Note-  This post assumes that you already have a Disability Services file or will be creating one.  For more information on DS files, click here

Disability housing

Because I have a chronic migraine condition as well as low vision, I had my doctor certify that I have a disability and fill out a form that Disability Services and Housing requested. The questions ask if my disability is chronic, if it is a disability under the ADA (which yes, low vision and chronic migraines qualify as), and what housing accommodations my doctor would recommend. In my case, I have recommendations for a climate controlled dorm that is quiet and that can be made completely pitch black. It also requests I be in a single room, meaning no roommate, and be in close proximity to the Resident Advisor, or RA.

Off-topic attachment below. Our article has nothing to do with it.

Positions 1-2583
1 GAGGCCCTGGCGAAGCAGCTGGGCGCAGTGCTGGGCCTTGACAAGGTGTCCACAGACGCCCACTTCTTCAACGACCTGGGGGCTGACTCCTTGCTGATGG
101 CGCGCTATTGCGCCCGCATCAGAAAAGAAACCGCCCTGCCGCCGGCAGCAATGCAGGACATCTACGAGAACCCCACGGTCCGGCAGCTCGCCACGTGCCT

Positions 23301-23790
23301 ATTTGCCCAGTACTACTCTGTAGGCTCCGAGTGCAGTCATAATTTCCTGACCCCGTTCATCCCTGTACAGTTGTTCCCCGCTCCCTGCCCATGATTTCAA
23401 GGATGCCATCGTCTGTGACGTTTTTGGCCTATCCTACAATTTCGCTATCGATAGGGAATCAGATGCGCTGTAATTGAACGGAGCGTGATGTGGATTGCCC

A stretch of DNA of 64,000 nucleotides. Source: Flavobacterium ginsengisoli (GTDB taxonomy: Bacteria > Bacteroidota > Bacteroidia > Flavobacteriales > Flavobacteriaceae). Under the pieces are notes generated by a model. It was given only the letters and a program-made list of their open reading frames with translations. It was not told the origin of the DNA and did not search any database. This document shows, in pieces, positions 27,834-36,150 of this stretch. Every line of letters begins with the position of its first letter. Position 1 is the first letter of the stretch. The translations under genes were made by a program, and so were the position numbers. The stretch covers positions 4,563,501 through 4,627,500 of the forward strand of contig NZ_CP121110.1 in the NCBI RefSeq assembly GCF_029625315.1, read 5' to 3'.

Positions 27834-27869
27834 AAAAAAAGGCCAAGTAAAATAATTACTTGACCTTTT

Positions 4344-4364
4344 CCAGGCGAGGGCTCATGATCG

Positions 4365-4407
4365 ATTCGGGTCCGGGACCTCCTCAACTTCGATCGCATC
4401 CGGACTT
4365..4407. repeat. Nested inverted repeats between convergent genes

Special housing area

My freshman year, my building had several students with disabilities and had extra staff available at all hours. These dorms also tend to be more quiet and staff are likely more experienced with handling medical emergencies. This housing is NOT considered discrimination, because it is to help students thrive in the environment that suits them best. Talk with housing about what dorm may be best for you.

Should I have a roommate?